The COVID-19 pandemic has really changed the face of our world in terms of business, many of which have had to close temporarily while everyone self-isolates. Affected by this pandemic have been hotels – many of whom have closed. However, there are still a lot of things going on even in closed hotels in terms of caring for the properties as well as any guests still inside – such as animals.
The Broadmoor hotel in Colorado Springs, Colorado, has been a historic institution, but since 2015, it’s had a falconry program which gives hotel guests a chance to observe birds of prey, as well as learn basic falconry skills. However, since the outbreak of the pandemic, master falconer Deanna Curtis and her team have been busy checking in on the resort’s bird flock, made up of four falcons, four hawks, and an owl. They need to make sure that the birds’ health is maintained, as well as they are kept mentally stimulated.
As Curtis shared with Travel + Leisure, “I’m here every day cleaning, training, and flying the birds. They still need enrichment, and so do I!”
Besides getting their regular exercise, all their birds have received training for a new lure-flying class. Additionally, they may also be part of a new hunting program that would incorporate some of Curtis’ hunting dogs.
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A short video of our falcons in order to help brighten your day. From front to back: Lynyrd Skynard the prairie falcon, Earl the peregrine falcon, Chase the saker falcon, and Dassi the saker falcon. #falcon #falconry #falconryschool #falconrylife #broadmooroutfitters #broadmoor #broadmoorhotel #broadmoorresort #peregrinefalcon #sakerfalcon #prairiefalcon #falconbath
And the maintenance of pets in hotels isn’t just reserved for the states. In fact, down in Costa Rica, near the Arenal Volcano National Park, the wildlife experts of the Nayara Springs have remained on the premises in order to keep an eye on the wildlife. Led by Juan Pablo Castillo, the team would normally be offering activities such morning bird-watching, visits to the onsite sloth sanctuary, and night walks. However, now, their main focus is to keep an eye on the animals.
Castillo said, “We dedicate an hour each morning to monitor the sloths, monkeys, and toucans, among other animals. Just last week we helped a sloth back into a guarumo tree it had fallen from.”
As Castillo revealed, on most days he and his team see both two and three-toed sloths chilling up in the trees. However, more recently, they’ve started noticing more new sloth babies – signs of a whole new generation.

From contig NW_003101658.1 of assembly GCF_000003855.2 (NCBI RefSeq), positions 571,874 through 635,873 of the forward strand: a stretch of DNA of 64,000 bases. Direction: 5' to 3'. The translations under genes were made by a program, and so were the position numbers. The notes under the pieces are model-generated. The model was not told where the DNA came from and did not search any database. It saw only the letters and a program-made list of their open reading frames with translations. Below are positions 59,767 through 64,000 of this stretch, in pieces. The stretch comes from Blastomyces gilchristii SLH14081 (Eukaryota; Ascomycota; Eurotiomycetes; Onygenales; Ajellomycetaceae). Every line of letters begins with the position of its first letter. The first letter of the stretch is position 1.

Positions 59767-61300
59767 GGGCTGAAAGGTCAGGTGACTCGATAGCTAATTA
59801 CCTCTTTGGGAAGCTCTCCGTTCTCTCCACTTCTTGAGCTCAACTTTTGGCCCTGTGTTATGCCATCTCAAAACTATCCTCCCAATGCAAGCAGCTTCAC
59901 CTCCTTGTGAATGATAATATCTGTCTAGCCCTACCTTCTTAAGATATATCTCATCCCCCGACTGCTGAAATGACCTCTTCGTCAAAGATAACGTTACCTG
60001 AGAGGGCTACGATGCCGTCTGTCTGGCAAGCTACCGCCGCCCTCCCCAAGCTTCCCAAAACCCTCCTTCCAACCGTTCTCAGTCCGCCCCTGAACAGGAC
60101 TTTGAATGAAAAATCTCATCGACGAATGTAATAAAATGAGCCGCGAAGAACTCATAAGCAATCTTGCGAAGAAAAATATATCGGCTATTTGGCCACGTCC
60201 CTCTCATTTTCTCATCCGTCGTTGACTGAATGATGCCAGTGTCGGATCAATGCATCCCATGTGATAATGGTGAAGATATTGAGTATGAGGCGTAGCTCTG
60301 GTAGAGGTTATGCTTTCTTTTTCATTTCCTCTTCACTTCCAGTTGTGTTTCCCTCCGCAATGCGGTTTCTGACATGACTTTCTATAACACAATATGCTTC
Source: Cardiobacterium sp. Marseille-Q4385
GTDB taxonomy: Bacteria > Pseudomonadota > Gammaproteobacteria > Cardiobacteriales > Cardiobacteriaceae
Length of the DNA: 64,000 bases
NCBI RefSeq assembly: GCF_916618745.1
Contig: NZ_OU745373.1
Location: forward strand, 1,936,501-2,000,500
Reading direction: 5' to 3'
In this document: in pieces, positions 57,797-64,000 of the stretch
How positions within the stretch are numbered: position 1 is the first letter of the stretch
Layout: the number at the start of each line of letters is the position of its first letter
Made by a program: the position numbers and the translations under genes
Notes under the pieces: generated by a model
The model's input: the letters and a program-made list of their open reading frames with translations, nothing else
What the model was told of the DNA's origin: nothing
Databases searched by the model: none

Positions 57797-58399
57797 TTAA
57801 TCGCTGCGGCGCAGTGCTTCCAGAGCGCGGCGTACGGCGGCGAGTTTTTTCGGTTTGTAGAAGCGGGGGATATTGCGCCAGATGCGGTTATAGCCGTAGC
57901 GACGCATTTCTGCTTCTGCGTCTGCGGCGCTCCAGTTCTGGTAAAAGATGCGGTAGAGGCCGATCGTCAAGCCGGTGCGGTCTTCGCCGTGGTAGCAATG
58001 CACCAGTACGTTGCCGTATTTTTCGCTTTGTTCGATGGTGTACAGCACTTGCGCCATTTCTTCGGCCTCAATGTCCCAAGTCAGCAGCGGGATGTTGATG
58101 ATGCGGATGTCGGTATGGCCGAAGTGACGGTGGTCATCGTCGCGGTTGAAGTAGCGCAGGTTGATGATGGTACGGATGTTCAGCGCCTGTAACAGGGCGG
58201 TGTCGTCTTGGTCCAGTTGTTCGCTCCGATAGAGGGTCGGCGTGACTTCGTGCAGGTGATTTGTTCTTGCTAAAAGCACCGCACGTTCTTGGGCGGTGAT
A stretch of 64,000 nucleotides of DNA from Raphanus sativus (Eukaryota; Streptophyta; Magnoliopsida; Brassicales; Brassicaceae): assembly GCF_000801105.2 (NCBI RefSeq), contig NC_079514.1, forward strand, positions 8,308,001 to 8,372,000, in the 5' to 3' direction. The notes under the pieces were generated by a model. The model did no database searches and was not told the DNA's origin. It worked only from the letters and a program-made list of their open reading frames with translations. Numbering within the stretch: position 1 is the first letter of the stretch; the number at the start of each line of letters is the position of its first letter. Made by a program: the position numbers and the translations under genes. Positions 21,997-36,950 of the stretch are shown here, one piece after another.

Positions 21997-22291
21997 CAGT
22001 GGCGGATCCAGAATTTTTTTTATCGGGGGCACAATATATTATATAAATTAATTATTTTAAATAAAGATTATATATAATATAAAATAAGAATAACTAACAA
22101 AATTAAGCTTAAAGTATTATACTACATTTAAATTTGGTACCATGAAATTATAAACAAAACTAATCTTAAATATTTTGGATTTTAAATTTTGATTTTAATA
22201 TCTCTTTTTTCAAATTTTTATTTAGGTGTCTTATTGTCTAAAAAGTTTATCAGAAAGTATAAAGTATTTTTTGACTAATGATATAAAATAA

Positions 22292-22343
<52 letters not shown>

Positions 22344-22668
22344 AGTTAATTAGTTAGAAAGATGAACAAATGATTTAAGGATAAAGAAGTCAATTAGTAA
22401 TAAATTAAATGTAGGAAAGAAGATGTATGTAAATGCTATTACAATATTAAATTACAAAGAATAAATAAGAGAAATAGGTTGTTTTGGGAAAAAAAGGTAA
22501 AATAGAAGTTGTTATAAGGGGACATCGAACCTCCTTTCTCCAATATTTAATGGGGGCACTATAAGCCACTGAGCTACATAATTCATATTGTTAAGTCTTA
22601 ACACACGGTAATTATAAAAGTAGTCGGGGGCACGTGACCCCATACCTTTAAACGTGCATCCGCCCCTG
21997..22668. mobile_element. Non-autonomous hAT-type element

“Just like the rest of us, they are looking forward to welcoming guests and new friends soon,” Castillo said.
Over in Spain, on the Balearic island of Mallorca, there is the Belmond La Residencia which is also home to five resident donkeys. Currently, they are being looked after by a front-desk staff member who volunteered to look after Pancho, Alba, Fosque, Luna, and Gitanillo. On a normal day, these adorable donkeys would be busy taking guests on walks through the property’s 30-acre olive grove. However, Alba would be busy in her post in the Kid’s Club, where she’s the official mascot, as well as a provider of donkey rides. However, with their jobs temporarily on hold, these five donkeys are enjoying a break and get to relax.
As many live game drives on social media have suggested, there are plenty of safari lodges and hotels across the African continent that are continuing their conservation work, as well as monitoring local wildlife, despite the pandemic, like the popular Giraffe Manor in Nairobi. While many people might make the mistake of thinking those giraffes are domesticated, they’re actually not. Instead, they’re the wild residents of the wildlife sanctuary that spans 140 acres. The Kenya Wildlife Services is still busy keeping tabs on the animals, as well as interfering if medical care is needed.
Of course, in the more remote areas beyond the lodge, there is always an increased risk of poaching due to the decrease in tourism. This means that staff members are needed to not only go out onto the reserves to make sure there are no nefarious activities going on, but they need to be maintaining social-distancing measures of their own in order to stay disease-free. It is definitely not an easy job, but it is something that is needed for animal health and safety. Of course, the live feeds on social media pages like Instagram are a nice treat for us.
Anastasia is an American writer and journalist living in Dublin, Ireland. Her Twitter is @AnastasiaArell5.
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